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The Association of U S West Retirees
 

 

 

Telstra admits denying network access to rivals
Telstra could face a fine of up to $300 million after admitting to the Federal Court it was guilty of misleading and deceptive conduct in denying competitors access to its copper network.

By Mitchell Bingemann
The Australian
Thursday, August 6, 2009

It is understood Telstra made the startling admission in a defence filing lodged with the Federal Court on July 31.  In it, the telco admitted it had failed to comply with its access obligations as outlined under the Telecommunications Act 1997, thereby contravening a condition of its carrier licence.

The admission relates to a court case brought by the Australian Competition and Consumer Commission in March, which alleges Telstra violated its obligations to users of its unconditioned local loop services and line-sharing services.

Under standard obligations, Telstra is legally required to allow access to its telephone exchanges so competitors can install equipment to provide new voice and broadband offerings for customers.

The ACCC has said Telstra refused access at seven of its metropolitan exchanges by claiming they were full and there was no capacity left for rivals to install new equipment.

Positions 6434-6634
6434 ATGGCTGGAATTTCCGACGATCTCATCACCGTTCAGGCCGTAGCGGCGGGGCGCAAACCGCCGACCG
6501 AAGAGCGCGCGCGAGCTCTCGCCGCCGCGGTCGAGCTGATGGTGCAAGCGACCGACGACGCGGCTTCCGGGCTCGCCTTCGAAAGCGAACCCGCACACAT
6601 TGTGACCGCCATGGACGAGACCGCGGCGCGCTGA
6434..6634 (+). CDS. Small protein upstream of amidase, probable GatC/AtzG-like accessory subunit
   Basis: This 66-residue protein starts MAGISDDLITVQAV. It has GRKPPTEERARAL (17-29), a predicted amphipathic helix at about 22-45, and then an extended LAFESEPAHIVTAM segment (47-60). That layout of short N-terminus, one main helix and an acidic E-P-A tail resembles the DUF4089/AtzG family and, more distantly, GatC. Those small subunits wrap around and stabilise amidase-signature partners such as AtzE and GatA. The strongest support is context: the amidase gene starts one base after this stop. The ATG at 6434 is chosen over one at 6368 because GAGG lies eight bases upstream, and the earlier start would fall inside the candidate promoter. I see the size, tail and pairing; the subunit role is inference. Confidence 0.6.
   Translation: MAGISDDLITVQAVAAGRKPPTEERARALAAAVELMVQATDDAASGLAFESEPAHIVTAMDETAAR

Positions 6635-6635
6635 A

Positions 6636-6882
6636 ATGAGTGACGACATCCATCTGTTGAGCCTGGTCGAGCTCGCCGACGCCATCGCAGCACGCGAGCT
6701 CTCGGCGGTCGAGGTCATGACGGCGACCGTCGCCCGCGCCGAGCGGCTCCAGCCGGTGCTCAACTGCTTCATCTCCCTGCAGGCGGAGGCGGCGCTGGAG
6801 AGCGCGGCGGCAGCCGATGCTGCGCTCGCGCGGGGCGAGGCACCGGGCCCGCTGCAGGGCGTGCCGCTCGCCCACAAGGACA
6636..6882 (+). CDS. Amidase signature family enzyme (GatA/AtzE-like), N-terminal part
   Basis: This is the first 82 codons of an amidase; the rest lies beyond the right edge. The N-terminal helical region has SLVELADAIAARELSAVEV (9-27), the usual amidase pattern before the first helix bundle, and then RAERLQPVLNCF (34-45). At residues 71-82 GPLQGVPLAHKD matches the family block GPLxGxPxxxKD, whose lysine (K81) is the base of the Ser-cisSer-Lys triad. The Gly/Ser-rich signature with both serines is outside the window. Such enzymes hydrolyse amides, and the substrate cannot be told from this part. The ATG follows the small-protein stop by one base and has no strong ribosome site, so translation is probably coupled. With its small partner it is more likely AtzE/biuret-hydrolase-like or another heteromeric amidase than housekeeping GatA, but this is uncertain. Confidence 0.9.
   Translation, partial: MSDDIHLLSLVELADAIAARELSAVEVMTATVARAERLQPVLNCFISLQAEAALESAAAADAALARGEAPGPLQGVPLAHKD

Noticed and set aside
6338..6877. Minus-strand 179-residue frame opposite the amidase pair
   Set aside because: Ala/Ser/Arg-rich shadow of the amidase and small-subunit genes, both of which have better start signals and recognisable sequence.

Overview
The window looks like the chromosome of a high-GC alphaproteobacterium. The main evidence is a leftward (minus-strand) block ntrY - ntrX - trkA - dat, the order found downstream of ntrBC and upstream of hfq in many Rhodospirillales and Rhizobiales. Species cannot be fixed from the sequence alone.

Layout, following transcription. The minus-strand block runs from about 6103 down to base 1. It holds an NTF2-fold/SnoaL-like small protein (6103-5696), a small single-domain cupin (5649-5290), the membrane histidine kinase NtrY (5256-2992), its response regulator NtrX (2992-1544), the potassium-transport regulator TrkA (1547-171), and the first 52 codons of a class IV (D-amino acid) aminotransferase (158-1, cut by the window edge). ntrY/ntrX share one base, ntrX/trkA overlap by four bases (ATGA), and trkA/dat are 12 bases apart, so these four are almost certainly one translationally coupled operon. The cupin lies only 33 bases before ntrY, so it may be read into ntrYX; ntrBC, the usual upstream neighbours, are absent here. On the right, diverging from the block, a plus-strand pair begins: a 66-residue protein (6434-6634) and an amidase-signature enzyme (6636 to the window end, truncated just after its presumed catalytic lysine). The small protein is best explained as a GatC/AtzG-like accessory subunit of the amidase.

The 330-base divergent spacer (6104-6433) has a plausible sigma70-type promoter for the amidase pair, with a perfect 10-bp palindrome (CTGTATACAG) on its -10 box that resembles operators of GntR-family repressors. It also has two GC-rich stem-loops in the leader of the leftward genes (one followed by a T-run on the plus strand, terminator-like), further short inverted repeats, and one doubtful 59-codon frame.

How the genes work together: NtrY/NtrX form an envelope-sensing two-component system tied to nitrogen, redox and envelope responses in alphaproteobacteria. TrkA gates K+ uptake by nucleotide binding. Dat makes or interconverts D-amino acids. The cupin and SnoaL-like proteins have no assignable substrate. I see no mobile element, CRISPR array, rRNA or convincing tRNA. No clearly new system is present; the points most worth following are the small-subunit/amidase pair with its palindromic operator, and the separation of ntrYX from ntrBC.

The watchdog also alleged Telstra engaged in misleading and deceptive conduct by publishing lists of capped exchanges on the Telstra wholesale website.

In the March filing, the ACCC said it would seek declarations, pecuniary penalties and injunctions against the telco.

The Telecommunications Act says a contravention can carry a penalty of up to $10m per breach.  Thirty alleged breaches have been filed, but it is unclear how many of these Telstra has admitted guilt to.

The Federal Court in Melbourne yesterday held a directions hearing to gather additional evidence from access seekers before an appropriate penalty could be imposed by the court.

The next directions hearing has been set for October 2.

Telstra's humbling admission to the ACCC's allegations is in stark contrast to the combative stance the telco adopted under the tutelage of former chief executive Sol Trujillo.

But with Mr Trujillo out of the picture, new chief executive David Thodey has moved to clear its legal deck of any embarrassing anti-competitive misdemeanors.

Mr Thodey's conciliatory approach has helped mend bridges with the government and comes as the telco is preparing to re-engage the government with its new national broadband network plans.

http://www.theaustralian.news.com.au/business/story/0,28124,25888897-5018020,00.html